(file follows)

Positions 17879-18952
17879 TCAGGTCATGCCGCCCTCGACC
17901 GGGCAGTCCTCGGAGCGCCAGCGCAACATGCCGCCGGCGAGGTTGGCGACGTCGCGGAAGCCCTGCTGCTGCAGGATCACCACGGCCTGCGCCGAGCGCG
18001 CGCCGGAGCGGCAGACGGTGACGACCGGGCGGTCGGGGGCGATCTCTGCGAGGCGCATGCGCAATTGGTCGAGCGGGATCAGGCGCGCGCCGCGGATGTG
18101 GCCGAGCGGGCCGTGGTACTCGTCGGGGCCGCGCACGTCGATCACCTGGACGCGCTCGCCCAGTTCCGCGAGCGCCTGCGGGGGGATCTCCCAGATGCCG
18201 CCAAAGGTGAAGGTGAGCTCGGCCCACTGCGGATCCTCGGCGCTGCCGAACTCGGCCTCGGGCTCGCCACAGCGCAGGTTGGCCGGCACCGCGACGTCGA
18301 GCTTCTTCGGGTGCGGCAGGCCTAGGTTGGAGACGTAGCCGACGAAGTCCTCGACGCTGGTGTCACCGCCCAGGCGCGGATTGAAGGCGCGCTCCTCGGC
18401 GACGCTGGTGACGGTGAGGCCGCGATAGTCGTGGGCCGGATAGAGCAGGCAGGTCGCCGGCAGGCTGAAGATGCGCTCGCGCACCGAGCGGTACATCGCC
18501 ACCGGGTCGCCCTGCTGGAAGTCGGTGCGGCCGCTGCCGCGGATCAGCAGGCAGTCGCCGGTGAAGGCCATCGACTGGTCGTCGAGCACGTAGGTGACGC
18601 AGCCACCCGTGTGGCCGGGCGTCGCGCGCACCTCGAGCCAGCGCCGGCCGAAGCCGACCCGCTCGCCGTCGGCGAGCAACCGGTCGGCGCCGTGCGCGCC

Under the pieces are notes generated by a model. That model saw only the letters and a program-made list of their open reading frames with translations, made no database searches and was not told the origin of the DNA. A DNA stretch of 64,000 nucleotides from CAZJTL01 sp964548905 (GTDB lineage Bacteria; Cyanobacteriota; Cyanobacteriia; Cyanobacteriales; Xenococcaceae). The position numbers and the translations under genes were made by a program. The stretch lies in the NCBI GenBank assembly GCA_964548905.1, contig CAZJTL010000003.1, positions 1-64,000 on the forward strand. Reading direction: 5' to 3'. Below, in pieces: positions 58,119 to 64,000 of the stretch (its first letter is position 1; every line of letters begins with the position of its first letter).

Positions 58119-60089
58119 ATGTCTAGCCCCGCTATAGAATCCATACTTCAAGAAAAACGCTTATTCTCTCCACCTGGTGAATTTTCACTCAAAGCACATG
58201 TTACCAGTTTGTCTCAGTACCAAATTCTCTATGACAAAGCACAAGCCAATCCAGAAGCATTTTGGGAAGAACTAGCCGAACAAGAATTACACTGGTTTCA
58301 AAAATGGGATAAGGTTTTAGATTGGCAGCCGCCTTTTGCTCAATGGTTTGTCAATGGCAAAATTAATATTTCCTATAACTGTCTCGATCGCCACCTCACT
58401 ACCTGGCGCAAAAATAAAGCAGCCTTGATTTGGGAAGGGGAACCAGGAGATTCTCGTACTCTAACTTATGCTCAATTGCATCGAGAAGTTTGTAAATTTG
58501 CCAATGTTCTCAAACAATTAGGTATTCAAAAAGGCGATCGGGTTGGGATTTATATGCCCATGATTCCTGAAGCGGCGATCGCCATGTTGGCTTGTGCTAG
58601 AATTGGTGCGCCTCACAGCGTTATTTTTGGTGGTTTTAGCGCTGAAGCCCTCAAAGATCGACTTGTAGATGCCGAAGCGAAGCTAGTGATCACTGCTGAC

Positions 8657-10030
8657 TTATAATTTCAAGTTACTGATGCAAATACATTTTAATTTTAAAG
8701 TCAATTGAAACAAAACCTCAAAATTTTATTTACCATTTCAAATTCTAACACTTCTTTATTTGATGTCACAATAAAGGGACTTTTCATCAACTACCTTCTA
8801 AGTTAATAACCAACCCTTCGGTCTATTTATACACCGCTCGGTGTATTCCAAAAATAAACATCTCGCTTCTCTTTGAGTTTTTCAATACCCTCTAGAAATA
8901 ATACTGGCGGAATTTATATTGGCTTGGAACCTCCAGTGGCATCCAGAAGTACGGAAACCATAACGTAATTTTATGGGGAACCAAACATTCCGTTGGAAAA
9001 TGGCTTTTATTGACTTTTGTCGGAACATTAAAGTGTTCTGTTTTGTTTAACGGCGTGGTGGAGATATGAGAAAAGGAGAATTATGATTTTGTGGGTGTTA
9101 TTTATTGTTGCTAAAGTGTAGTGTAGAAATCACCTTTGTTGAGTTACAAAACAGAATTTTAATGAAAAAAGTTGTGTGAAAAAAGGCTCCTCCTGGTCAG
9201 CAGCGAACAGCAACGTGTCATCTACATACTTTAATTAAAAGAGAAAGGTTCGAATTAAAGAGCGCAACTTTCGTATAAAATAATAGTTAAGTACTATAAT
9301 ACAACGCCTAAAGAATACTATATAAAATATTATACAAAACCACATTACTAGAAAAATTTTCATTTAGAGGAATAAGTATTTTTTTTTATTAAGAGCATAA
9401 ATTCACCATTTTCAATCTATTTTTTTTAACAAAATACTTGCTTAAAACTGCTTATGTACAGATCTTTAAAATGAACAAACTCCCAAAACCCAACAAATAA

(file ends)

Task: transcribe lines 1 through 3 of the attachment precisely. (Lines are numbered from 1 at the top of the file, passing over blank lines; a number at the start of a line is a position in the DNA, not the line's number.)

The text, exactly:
Positions 17879-18952
17879 TCAGGTCATGCCGCCCTCGACC
17901 GGGCAGTCCTCGGAGCGCCAGCGCAACATGCCGCCGGCGAGGTTGGCGACGTCGCGGAAGCCCTGCTGCTGCAGGATCACCACGGCCTGCGCCGAGCGCG